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Filesonic Removes Ability To Share Files 412

Ihmhi writes "In the wake of the Megaupload takedown, Filesonic has elected to take preventative measures against a similar fate. The front page and all files now carry the following message: 'All sharing functionality on FileSonic is now disabled. Our service can only be used to upload and retrieve files that you have uploaded personally.' Whether or not this will actually deter the U.S. government from taking action remains to be seen."
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Filesonic Removes Ability To Share Files

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  • by kyrio ( 1091003 ) on Monday January 23, 2012 @01:10AM (#38788293) Homepage
    This is the new thing. Make a shit ton of money from customers (advertisers, publishers), and after you've hit your goal, close down and never pay anyone or refund any of the advertising money. Etology (of did the same thing about 5 months ago - stole advertisers money and essentially stole money that publishers were owed (for displaying their ads). Megaupload cut off their affiliate program and didn't pay anyone out some time ago. went through 5 different version of billing and affiliate methods a couple of years ago - in the end, screwing everyone in the same way did a year or two earlier. The only company that I've dealt with that has actually paid out what they owed, after cutting off their affiliate program, was Wupload.
  • Obvious (Score:1, Interesting)

    by mrbcs ( 737902 ) on Monday January 23, 2012 @01:10AM (#38788295)
    If this type of service was only meant for personal backups and not illegal file sharing, this would have been the standard in the first place.

    Why would anyone ever have to "share" backup files with anyone else.

    I predict, within a week filestube and the like will be utterly useless and this facade (of legal file sharing)will be completely stopped just like Napster was.

    If these sites can be shut down with lawsuits now, why do we need SOPA and PIPA?

  • Re:Obvious (Score:5, Interesting)

    by rsmith-mac ( 639075 ) on Monday January 23, 2012 @01:25AM (#38788375)

    If these sites can be shut down with lawsuits now, why do we need SOPA and PIPA?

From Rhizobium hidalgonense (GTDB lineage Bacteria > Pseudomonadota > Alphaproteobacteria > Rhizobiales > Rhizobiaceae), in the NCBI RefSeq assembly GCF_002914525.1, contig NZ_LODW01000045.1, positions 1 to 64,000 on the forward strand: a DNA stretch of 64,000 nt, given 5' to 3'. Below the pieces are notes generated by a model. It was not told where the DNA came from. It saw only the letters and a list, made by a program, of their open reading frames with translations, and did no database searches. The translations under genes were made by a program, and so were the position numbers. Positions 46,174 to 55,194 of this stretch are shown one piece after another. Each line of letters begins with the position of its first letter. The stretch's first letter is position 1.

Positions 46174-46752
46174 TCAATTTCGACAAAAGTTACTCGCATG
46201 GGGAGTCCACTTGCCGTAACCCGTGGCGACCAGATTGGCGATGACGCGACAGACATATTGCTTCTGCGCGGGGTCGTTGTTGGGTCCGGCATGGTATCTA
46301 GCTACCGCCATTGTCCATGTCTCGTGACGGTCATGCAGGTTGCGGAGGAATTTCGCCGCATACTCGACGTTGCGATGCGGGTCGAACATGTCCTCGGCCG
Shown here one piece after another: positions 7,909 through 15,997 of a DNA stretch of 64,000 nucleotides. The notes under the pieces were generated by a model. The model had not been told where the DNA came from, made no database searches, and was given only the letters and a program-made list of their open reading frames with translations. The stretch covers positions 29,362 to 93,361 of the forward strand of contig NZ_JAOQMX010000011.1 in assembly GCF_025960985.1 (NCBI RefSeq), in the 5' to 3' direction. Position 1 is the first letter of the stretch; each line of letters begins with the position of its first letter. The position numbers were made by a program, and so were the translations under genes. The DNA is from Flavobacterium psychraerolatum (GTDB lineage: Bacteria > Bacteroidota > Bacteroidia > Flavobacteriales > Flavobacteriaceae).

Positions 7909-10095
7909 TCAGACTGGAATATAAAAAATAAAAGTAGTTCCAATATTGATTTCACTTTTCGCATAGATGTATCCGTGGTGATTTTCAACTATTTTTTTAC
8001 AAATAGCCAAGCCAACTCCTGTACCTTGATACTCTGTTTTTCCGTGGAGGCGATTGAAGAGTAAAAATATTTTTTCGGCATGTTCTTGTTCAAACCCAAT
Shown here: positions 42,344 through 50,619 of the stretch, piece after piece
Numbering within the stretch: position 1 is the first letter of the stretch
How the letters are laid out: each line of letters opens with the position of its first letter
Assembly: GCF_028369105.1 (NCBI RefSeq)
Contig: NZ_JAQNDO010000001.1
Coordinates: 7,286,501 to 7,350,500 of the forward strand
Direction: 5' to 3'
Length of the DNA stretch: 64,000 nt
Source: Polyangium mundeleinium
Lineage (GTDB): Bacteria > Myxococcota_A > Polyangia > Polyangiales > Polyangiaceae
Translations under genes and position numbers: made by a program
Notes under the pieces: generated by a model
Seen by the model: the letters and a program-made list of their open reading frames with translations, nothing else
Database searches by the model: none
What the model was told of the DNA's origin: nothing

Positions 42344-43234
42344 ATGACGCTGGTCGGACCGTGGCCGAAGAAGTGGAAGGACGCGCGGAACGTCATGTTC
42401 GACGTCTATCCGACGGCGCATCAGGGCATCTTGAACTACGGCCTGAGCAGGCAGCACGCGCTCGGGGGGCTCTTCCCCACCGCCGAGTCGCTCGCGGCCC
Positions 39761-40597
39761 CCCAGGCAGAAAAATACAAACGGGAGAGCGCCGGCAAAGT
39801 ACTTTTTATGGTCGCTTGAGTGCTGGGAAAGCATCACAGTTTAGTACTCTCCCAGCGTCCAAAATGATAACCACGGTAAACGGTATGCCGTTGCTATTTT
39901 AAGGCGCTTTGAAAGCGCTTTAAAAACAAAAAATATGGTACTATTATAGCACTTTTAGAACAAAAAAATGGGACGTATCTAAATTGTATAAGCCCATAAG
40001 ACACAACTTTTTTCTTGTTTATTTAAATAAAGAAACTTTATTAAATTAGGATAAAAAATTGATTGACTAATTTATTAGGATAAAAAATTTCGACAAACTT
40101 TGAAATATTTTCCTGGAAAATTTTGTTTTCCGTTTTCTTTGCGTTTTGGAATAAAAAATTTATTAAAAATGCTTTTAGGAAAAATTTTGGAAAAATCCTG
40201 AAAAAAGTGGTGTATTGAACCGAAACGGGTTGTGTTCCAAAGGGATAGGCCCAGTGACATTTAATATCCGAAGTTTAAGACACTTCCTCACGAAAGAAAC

Because the owners of these sites are only punishable under US law so long as they're doing business here and they are in a country that extradites to the US. The moment someone sets up an operation like this in a US-unfriendly country (and makes absolutely sure not to conduct any business in the US), there will be no way for the US to shut them down by going after the owners.

    Thus SOPA. You can't shut the site down, but if you can prevent them from engaging in transactions with US residents, you've effectively achieved the same thing.

  • Re:Obvious (Score:5, Interesting)

    by icebraining ( 1313345 ) on Monday January 23, 2012 @01:30AM (#38788407) Homepage

    We don't need SOPA and PIPA as currently written, but we need something.

    Do we? []

  • by D,Petkow ( 793457 ) on Monday January 23, 2012 @01:34AM (#38788437) Homepage
    Some curiosity:In Bulgaria and also most other eastern European countries there used to be a funny practice amongst ISP's:Each internet provider used to have a NAS/LAN server, accessible only to subscribers/customers, loaded with warez, pr0n and movies, in a catalog type of way, year by year. This was way back in 1999- 2005. So You basically see what your monthly fee is, now much Mbps you get up/down, and also what kind of "bonus" warez this particular ISP has to offer, lol! I almost canot believe this was the de facto standard for many years! After some time the laws got changed and the ISPs were forced to quit this practice. But then torrents came in place. So what i am thinking is - we have at least a dozen trackers that are registered/hosted in Switzerland, Netherlands and other locations, like offshore islands or that Transnistria in Russia, where our local Bulgarian/EU laws do not apply. The servers/trackers themselves are configured to answer to requests only from Bulgarian peering IP addresses. So basically those servers remain unseen for the rest of the internet, including authorities, unless you use a Bulgarian proxy. My humble guess is that this kind of "localized" trackers will never go away, also i know for a fact that in Russia they have the same private trackers, DC hubs, and other p2p based ways of sharing warez. Just my 2 cents on this subject - i don't really care about the Filesharing hosts like MegaUpload, WUpload, Hotfile, RapidShare and so on, because they want money, because they have their pages bloated with ads and because of the crappy CAPTCHAs. Yeah.
  • by GoodNewsJimDotCom ( 2244874 ) on Monday January 23, 2012 @01:36AM (#38788449)
    What if someone combined TOR with P2P? People who owned the file could not be identified because they'd be obfuscated through like X nodes. People who were generous could mark themselves as portals where people could send data through. Sure it isn't impossible for ISPs to get records across short hops of a few people, but if it got complex and multinational, it might be impossible to track. I think especially if you forced hops across the world so ISP records couldn't be lifted, it'd make it very difficult for RIAA to sue your grandmother for downloading music.

    I personally try and not even consume that which comes from Hollywood, Television or music I can't get off the radio anymore. The Internet just is so great without main stream media that I don't need it. I actually kinda dislike mainstream media because they try and change policy with government to destroy the Internet.
  • by sqrt(2) ( 786011 ) on Monday January 23, 2012 @01:47AM (#38788507) Journal the rest of the world: we don't want your business. We don't want any tech companies to set up here. We're going to make this the most hostile nation to internet and technology start ups by bullying anyone who dares defy our notion of imaginary property.

  • Re:Obvious (Score:5, Interesting)

    by stephanruby ( 542433 ) on Monday January 23, 2012 @01:58AM (#38788551)

    If this type of service was only meant for personal backups and not illegal file sharing, this would have been the standard in the first place.

    Why would anyone ever have to "share" backup files with anyone else.